Essex Police should be ashamed of themselves, but then there press office exists purely to be obstructive to journalists. leave the talking to the coppers and get rid of the overpaid, obstructive nitwits.

Norman (12/11/2009 15:38:42)
Suppose Anthony Longden had signed the indemnity then just gone ahead and used the material in ‘detrimental’ way. Who would define what ‘detrimental’ was? How would the police be able to enforce their wishes? I can’t imagine any action getting very far in a court of law.

Alex Luthor (12/11/2009 15:58:55)
How typical of the police ‘service’ – if it’s not trying to suppress stories with ridiculous guarantee forms then it’s issuing public appeals two months after the crime takes place, taking weeks to respond to inquiries or simply not answering the phone.
What have they got to hide?

Dickens (12/11/2009 16:59:16)
On our patch they now routinely warns us off visiting the relatives of people killed or badly injured in crimes or accidents, saying the relatives have said they do not want us
round there. Guess what when we ignored them once and went round? The family were only to happy and hadn’t said anything of the sort. Who do they think they are? Obviously not public servants on the taxpayers’ payroll.

Dr Spin (13/11/2009 16:50:38)
As a member of a smug, controlling and arrogant police press dept I feel very hurt at all these nasty comments. I might even cry. Many of these depts are actually staffed by former journalists who’ve got sick of the poor pay, conditions and working practices of newspapers. What are local newspapers if not selective and controlling of the news agenda dependant on the personal whims or political interests of their editors. From a personal point of view I can’t see the justification of using an indemnity form for a case such as this. I’ve never employed one myself (I’m old fashioned and work on trust) but I’ve heard of them being used in case of high national security such as terror related cases or ones of extreme high sensitivity. Unfortunately maybe it reflects a lack of trust between this particular force and its media. Remember don’t tar us all with the same brush- we’re only smug and arrogant to people who ask silly questions. Don’t bite the hand that feeds you.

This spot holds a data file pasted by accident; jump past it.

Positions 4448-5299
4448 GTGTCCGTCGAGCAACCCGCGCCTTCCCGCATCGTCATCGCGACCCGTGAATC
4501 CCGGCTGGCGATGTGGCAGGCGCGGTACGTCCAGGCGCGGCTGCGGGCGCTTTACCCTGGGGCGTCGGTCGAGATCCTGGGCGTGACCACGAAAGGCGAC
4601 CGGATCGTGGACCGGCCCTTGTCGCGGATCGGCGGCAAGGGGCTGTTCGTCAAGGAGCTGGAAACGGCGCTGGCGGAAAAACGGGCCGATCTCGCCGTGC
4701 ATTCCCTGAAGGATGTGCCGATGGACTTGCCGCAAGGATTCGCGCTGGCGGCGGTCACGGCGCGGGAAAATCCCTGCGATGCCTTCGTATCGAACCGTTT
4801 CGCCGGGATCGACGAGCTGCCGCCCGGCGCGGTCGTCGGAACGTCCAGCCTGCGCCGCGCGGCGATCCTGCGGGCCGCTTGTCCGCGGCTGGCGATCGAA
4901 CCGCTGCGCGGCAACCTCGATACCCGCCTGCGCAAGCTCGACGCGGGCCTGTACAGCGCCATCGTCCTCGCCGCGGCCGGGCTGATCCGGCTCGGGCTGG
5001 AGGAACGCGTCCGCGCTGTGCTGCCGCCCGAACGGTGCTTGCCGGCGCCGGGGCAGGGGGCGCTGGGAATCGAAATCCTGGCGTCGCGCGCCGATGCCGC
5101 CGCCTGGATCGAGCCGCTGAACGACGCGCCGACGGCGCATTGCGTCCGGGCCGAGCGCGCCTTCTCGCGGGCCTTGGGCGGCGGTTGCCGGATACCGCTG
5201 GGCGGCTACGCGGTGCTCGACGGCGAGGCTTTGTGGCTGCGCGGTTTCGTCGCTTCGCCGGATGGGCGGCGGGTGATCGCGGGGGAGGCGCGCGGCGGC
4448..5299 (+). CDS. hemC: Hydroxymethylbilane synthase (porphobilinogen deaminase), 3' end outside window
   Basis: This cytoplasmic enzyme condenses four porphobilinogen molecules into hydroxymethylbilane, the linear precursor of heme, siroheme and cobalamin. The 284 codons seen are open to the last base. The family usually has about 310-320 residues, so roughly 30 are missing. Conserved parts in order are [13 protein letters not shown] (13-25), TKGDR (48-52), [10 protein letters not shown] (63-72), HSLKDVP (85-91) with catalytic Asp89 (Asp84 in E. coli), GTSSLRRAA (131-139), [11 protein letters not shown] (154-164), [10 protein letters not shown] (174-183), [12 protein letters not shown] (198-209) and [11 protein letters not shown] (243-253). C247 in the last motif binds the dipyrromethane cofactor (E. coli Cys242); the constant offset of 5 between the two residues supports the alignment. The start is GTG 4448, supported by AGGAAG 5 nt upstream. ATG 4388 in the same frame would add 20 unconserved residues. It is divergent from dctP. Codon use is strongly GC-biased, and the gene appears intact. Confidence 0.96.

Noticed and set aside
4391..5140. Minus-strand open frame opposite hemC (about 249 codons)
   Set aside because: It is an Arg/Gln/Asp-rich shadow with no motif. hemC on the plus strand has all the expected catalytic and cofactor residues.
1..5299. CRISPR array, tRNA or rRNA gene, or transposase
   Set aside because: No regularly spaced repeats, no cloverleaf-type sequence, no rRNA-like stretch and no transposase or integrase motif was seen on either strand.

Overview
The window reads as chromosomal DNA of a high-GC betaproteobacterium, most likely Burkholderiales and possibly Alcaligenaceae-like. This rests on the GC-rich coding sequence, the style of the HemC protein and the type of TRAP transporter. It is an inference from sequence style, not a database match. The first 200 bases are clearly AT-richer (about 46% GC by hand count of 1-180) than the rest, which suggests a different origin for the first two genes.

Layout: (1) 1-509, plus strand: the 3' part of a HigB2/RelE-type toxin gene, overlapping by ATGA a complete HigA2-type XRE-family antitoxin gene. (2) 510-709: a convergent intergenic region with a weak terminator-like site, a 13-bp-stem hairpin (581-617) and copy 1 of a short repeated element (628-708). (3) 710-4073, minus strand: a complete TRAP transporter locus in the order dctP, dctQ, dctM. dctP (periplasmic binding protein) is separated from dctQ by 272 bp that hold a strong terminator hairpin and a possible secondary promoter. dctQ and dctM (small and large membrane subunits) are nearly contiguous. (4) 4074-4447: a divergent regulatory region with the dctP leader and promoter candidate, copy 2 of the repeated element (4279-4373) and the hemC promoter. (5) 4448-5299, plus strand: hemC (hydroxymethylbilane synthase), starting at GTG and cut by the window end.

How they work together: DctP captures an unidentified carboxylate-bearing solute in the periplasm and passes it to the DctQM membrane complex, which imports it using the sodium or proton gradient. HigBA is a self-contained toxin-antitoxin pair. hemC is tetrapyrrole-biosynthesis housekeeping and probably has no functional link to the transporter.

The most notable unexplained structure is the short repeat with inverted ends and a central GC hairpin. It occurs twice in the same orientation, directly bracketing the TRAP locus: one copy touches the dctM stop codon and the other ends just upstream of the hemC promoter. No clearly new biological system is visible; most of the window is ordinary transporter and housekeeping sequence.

Emma Grogan (15/11/2009 16:54:36)
Too right Mr Longden. Kick their ass for this Stalinist behaviour. Too many newspaper execs are cravenly bowing to this kind of arrogance. Remind the cops that it is they who need you and not the other way around. If they don’t like YOUR terms, tell them to shove the story and refer them to the advertising department where they can book paid-for space on whatever terms they want. Mind you, Greater Manchester Police are even worse – ask any journos up there.

Emma Grogan (15/11/2009 16:55:36)
Too right Mr Longden. Kick their ass for this Stalinist behaviour. Too many newspaper execs are cravenly bowing to this kind of arrogance. Remind the cops that it is they who need you and not the other way around. If they don’t like YOUR terms, tell them to shove the story and refer them to the advertising department where they can book paid-for space on whatever terms they want. Mind you, Greater Manchester Police are even worse – ask any journos up there.